Butcher, born in San Marcos and raised in Fort Worth, has spent most of the past fourteen years as a reporter at the Big Bend Sentinel, a weekly newspaper in Marfa with a readership of three thousand.
I moved to Marfa from Austin in 1993. At the time, Marfa had two gas stations, two restaurants, two bars, one grocery store, a post office, two cops, and an art museum. And I thought, “Wow, there’s everything you need here and nothing more. There’s no excess at all.” I made a snap decision and moved. I had saved some money, so at first I wasn’t working. I was reading the Big Bend Sentinel every Thursday when it came out. A local politician had been writing a column under a pseudonym, and when he wrote something I disagreed with, I wrote a letter to the editor and personally handed it in. When I got back to my apartment, which was just across the street from the newspaper’s office, the phone was ringing. I picked it up, and it was the Sentinel asking me if I wanted a job. I’ve been a small-town reporter ever since.
My work is different every week. Unlike a big-city reporter, who might have a certain beat—you know, like the city council or immigration—I get to cover everything, from junior high girls’ basketball to legislative issues and, lately, the Entrada al Pacifico trade route. It’s a small office; there are only four of us. I go in on Monday, and we talk about how the week is going to shape up, what’s important. Usually, I spend Mondays and Tuesdays just talking to an enormous range of people, asking questions and getting quotes. Then on Wednesday I sit down and pretty much write everything. Wednesdays are long and quite intense. This week—it was a fairly average week—I wrote a little over four thousand words. That’s eight stories. Every year now, I write a couple hundred thousand words. We used to worry a little bit—you know, how are we going to fill up this newspaper? But as Marfa has started to revitalize, we actually get to be choosy about the things we cover.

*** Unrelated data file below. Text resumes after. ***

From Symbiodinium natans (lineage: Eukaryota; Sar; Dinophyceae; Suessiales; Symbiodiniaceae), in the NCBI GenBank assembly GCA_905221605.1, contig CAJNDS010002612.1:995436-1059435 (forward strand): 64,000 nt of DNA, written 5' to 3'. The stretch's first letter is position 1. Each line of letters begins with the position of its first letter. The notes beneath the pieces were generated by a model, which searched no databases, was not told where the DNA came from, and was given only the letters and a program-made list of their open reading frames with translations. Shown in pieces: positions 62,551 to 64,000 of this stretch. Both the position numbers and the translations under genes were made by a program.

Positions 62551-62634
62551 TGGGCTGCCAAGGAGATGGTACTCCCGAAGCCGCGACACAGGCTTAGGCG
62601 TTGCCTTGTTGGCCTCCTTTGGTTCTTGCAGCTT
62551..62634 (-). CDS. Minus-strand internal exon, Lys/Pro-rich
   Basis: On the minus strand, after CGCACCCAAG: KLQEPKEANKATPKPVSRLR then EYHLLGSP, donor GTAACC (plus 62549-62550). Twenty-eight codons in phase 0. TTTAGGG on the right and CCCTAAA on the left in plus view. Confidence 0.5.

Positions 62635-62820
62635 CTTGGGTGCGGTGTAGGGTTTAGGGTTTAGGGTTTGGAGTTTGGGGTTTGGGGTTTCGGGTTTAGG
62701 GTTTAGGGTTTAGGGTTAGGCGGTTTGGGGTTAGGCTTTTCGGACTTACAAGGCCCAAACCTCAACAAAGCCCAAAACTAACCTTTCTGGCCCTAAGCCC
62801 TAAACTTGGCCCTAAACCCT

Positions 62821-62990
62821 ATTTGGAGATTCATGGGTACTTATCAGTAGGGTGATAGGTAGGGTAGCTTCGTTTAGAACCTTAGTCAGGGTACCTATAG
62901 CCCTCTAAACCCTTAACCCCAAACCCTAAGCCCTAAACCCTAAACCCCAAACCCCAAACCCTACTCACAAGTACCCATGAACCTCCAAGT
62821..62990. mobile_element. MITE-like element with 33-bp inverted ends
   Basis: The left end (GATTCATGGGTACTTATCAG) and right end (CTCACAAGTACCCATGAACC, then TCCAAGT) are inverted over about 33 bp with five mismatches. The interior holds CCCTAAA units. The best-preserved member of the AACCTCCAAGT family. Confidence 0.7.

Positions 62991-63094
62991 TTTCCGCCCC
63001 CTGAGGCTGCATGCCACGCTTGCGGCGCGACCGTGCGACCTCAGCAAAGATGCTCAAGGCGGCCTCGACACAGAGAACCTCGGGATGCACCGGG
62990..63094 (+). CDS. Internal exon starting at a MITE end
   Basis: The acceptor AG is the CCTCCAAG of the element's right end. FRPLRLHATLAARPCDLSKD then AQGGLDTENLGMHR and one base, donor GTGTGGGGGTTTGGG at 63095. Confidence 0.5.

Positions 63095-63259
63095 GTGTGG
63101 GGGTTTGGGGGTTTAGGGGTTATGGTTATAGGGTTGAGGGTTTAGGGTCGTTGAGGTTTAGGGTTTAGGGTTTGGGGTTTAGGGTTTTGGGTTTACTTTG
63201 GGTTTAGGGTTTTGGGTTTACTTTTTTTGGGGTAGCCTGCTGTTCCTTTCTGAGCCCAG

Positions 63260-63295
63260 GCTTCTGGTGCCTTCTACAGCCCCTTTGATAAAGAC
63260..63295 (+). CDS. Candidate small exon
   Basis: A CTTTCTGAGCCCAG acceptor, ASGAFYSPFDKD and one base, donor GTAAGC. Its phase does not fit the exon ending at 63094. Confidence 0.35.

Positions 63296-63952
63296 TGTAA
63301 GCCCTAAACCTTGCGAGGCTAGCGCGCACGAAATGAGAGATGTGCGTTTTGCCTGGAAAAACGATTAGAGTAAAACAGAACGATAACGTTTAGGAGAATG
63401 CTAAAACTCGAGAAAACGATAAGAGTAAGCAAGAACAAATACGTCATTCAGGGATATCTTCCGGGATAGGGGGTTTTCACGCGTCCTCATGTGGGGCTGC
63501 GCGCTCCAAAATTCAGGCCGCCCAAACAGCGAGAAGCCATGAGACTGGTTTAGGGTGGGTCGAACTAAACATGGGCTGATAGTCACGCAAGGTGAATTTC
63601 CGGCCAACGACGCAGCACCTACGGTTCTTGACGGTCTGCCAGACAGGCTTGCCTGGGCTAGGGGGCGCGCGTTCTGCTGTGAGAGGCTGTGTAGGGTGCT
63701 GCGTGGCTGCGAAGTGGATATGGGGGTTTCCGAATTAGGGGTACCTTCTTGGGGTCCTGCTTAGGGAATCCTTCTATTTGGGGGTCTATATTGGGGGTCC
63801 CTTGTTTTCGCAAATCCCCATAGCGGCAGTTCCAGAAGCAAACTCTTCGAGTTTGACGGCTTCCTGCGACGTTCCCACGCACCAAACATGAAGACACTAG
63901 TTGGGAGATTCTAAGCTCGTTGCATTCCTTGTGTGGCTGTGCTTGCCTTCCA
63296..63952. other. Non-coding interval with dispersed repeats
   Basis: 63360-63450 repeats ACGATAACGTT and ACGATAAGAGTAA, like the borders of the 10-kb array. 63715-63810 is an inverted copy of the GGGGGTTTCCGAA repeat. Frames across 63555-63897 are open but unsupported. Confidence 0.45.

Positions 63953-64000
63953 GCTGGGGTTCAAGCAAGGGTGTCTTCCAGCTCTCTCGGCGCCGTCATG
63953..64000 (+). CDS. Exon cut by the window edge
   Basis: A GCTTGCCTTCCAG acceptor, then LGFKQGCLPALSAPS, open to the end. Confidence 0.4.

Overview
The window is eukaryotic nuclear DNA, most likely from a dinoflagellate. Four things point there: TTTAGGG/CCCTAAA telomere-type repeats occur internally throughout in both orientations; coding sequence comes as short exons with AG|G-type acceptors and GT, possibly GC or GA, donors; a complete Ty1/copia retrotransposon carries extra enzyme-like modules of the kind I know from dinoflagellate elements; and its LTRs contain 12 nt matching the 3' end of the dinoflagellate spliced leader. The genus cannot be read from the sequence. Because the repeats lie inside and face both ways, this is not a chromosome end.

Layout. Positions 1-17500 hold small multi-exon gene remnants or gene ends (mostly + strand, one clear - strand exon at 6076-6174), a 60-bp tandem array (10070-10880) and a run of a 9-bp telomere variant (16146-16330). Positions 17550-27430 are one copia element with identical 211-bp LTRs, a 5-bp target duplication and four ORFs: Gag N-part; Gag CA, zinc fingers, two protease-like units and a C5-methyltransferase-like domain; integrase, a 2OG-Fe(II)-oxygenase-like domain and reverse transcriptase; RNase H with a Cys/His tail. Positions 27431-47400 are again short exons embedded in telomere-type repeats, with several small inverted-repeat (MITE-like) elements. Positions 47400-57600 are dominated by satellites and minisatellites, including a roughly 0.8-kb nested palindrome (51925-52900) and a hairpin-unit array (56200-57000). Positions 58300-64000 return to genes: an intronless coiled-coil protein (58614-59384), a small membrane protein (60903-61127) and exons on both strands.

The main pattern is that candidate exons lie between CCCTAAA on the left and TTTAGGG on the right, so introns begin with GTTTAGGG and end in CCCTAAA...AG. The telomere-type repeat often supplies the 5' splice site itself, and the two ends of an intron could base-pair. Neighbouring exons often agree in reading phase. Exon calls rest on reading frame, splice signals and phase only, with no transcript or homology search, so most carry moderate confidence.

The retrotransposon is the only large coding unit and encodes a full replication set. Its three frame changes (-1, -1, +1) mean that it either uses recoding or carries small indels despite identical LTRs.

As I’m writing, my bosses, Robert and Rosario Salgado Halpern, are putting the paper together and e-mailing it to the press. At the end of the day, Rosario’s brother and sister-in-law drive up to Monahans, where the papers are printed. They stack them in their car and drive them back, dropping off papers at points along the way, like convenience stores and the post offices in Fort Davis and Alpine. The first people start coming into our office for their papers at around a quarter to six Thursday morning. And then all morning long you can hear the clink of change in the cigar box up front.
The newspaper here is particularly important because there are so few other media sources in this area. It’s our job not just to report news but to really cast our nets broadly, to bring forth all aspects of life in the community. Otherwise people might not know about them. This puts us in an interesting role, because we’re unusually connected to our audience. When I go to the post office or the grocery store, people constantly give me suggestions and criticisms and tell me how we’re doing as a newspaper. Who has that? Big magazines might get some letters to the editor, but their reporters aren’t being tracked down at home or in cafes to be told what kind of job they’re doing. People put so much faith in our paper, that we’re there to serve them, that we will help them. And of course we’ll write about their granddaughter’s quinceañera and of course we’ll follow up on this important story about water.